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A Peel

3 Responses to About

  1. Edward says:

    Hi Ewan

    I truly think your work is some of the best within the field of contemporary representational painting. The naturalistic quality of colour, tone and drawing is fantastic. I wondered if you’d have a word of advice regarding improving one’s own work?;
    Does the ability to paint confidently and accurately alla prima, only arrive with hundreds if not thousands of failures?
    Is sight size the most fail safe way to ensure your painting and subject correspond accurately?
    Are arbitrary time limits for studies and works a good way to force one to work truthfully and essentially (again with many failures inevitably turned against the wall!)?

    And finally, did you find whilst starting out, that correcting and tweaking an alla prima work sometimes leads to an unwanted build up of paint and muddying? It seems every brush mark you place is in the right place first time. I’m sure that’s just practiced draftsmanship… When working in layers there’s no problem because you can sand back and have another go, but alla prima I guess you’d have to cut your losses abs scrape or wipe off an area that’s not working…

    Thank you so much for reading.

    Kind regards


    • ewanmcclure says:

      Dear Ed,

      Thank you for your generous message. Excellent questions!

      The best I can probabIy do is describe the key stages of my own journey. But first – a word of reassurance! Although I always enjoyed doodling, and messing around with art materials, I was not a patient beginner, and I really don’t think I would have had the tenacity to plug on through hundreds, let alone thousands of failures, before doing something half decent! On the contrary, I had a few successes that surprised me, with fairly minimal practice, and these provided the impetus to push harder.

      Betty Edwards’ book “Drawing on the Right Side of the Brain” was directly responsible for those early leaps. As well as being impatient, I also wasn’t much of a reader in my school days, but I devoured enough of that book to be able to put theory into practice, and to be quite shocked that it worked. Edwards introduced me to a clear, probing mindset, and a form of dispassionate, incremental observation of the subject that allowed it to materialise almost effortlessly on the page.

      I was quick to apply those early drawing lessons to paint – inching my way around a still-life subject, and trying to finish each abstracted shape, making it true to what I saw, and joining it on to the next. If you’ve ever tried that approach, you’ll know that you can start anywhere in the set-up, and it’s not as laborious as it sounds. For the easily discouraged, it beats the overwhelm of biting off more than you can chew.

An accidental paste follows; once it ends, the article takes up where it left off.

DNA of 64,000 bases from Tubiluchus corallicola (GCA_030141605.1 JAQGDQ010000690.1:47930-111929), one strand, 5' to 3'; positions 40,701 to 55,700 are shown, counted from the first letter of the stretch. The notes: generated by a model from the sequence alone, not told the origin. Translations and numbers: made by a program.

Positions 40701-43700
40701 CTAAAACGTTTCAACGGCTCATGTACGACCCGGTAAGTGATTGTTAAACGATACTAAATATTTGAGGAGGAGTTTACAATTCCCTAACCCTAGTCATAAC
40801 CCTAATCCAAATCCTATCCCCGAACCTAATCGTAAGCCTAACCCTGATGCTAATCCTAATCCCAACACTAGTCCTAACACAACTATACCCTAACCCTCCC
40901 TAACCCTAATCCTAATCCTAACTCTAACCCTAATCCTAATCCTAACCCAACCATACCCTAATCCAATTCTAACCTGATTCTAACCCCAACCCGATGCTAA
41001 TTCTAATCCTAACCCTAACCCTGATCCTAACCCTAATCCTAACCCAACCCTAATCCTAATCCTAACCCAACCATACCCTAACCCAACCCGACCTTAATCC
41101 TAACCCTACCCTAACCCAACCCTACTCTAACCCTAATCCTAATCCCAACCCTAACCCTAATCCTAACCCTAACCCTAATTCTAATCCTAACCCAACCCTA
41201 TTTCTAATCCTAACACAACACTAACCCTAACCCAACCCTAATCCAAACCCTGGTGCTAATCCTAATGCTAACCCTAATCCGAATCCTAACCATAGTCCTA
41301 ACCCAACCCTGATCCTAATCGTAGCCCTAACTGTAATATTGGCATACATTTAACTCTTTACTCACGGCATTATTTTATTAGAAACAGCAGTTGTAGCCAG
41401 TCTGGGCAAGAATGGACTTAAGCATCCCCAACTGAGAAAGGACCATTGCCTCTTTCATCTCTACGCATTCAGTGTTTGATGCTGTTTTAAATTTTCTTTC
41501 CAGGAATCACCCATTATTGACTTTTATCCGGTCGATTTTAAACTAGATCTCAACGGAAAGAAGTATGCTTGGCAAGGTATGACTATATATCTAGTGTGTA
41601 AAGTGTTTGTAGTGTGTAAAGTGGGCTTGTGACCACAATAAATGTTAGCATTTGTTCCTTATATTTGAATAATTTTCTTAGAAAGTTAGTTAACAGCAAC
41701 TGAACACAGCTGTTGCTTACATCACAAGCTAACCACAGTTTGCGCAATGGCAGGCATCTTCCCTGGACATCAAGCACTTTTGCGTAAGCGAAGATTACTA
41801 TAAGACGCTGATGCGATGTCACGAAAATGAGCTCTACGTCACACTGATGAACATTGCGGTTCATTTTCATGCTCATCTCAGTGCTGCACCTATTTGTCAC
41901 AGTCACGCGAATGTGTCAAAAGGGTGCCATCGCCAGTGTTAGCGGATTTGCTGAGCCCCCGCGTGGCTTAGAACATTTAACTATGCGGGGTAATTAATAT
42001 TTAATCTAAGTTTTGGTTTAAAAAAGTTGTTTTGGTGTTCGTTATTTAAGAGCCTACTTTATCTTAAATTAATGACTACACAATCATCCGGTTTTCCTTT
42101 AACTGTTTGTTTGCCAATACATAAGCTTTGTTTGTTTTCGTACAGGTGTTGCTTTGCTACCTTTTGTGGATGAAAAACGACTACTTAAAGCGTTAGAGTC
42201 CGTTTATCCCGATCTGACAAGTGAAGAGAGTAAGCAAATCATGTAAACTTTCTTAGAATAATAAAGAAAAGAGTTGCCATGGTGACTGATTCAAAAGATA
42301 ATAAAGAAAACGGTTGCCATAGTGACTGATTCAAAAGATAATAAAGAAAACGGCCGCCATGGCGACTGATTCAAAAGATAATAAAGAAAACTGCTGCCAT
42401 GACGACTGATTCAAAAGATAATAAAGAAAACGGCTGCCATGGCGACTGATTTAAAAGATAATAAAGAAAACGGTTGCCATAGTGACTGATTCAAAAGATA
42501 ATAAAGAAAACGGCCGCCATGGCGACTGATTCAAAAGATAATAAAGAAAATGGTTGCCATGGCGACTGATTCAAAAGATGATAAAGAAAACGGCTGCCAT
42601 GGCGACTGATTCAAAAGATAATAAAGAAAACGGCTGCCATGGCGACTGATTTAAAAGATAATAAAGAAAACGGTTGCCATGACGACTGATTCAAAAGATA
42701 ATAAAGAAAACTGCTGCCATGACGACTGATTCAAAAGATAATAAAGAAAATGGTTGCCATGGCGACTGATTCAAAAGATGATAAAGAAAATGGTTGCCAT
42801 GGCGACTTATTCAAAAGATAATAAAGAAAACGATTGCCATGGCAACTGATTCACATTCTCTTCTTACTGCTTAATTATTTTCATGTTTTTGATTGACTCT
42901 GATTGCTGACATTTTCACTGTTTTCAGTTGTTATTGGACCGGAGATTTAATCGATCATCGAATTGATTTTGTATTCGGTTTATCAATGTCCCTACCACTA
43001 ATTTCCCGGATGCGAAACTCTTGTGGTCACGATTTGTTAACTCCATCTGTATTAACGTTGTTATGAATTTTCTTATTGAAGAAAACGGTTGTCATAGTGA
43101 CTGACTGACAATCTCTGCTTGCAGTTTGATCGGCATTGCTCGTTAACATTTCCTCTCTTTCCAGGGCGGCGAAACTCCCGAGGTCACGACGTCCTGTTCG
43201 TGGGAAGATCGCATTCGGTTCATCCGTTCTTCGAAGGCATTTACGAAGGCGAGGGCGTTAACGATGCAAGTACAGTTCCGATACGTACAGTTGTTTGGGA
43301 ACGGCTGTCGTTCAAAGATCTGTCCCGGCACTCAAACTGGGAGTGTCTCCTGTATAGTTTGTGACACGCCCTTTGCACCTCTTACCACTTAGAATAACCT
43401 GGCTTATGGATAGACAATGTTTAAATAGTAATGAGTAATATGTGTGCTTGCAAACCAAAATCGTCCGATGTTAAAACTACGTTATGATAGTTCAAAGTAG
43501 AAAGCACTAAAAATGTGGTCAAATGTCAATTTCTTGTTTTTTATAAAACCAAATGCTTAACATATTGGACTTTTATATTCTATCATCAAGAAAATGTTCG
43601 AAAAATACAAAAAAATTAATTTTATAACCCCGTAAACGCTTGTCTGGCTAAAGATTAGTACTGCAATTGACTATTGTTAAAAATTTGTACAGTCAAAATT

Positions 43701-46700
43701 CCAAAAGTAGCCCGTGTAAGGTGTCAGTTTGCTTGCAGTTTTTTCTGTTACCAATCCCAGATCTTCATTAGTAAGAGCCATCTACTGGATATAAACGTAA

In those early exercises, the most empowering thing was to see seeing something of uncanny realism emerge, and to witness the illusion occurring in real time.

      In a way, you could class this as the much maligned ‘bottom-up’ approach to painting, working from smaller details up to the larger forms and relationships, whereas conventional wisdom has it that top-down is the way to achieve correct proportions, colour harmony and a considered heirarchy of importance. Bottom-up, they say, risks giving indiscriminate attention to everything, and failing to achieve broader accuracy and unity.

      Again though, this approach undoubtedly gave me something on the canvas that was surprisingly ‘real’, fueling my budding interest. With sufficient concentration, you can keep the relationships and proportions in check, working this way.

      But what of taste? Expression? Artistry? I had only the vaguest inklings of their relevance to the pursuit of painting! I thought the beginning and end of being an accomplished painter was the ability to paint the world before you – and the less you had to self-consciously contrive, or even think about things, the better.

      The upshot was that I have probably been slow to build a faculty for composition, beyond what a viewfinder might offer as a guide.

      Anyway, with that intrinsic naivete, I ploughed on in my narrow pursuit, and embraced ‘Hawthorne on Painting’, Charles Hawthorne’s notes to his students, as holding the keys to the kingdom. These repetitive little refrains, instilling the fundamentals of observing one spot of colour next to another and building a true painter’s sensibility, lit my imagination. There were no illustrations in my edition, so I had to visualise his demonstrations, where he’d reveal the solemn beauty of humble still-life objects or the dazzle of outdoor sunshine with clumsy yet decisive strokes of paint.

      Even now, this booklet has a ceaseless ability to stir my excitement about painting.

      But I remember always fighting a certain cognitive dissonance when confronting the mismatch between ‘true painting’ as I imagined it, and the reality of painting that felt altogether more artificial – more beset with pretence, burying errors and second-guessing. Painters like Hawthorne, as I imagined him, and John Singer Sargent, presumably had a direct connection between eye and hand, and must hardly have needed to make conscious decisions about how to work – all answers presumably lay in the subject. But, of course, that’s a joke. Certainly in Sargent’s case, he creates a double illusion – that of the tangible presence of his subject, and secondly, the appearance of effortless inevitability in his brushwork. It is crucial to think about what he is doing, and why. He is brilliantly harnessing the language of the oil sketch – understood on some level as an honest, efficient, fact-finding record of factual observation – historically used as reference for more complete works. If you adopt this language, yet idealise your sitters, taking multiple sitings and reworkings to get there, your express aim must be to mislead – albeit in a way that adds to the beauty in the world.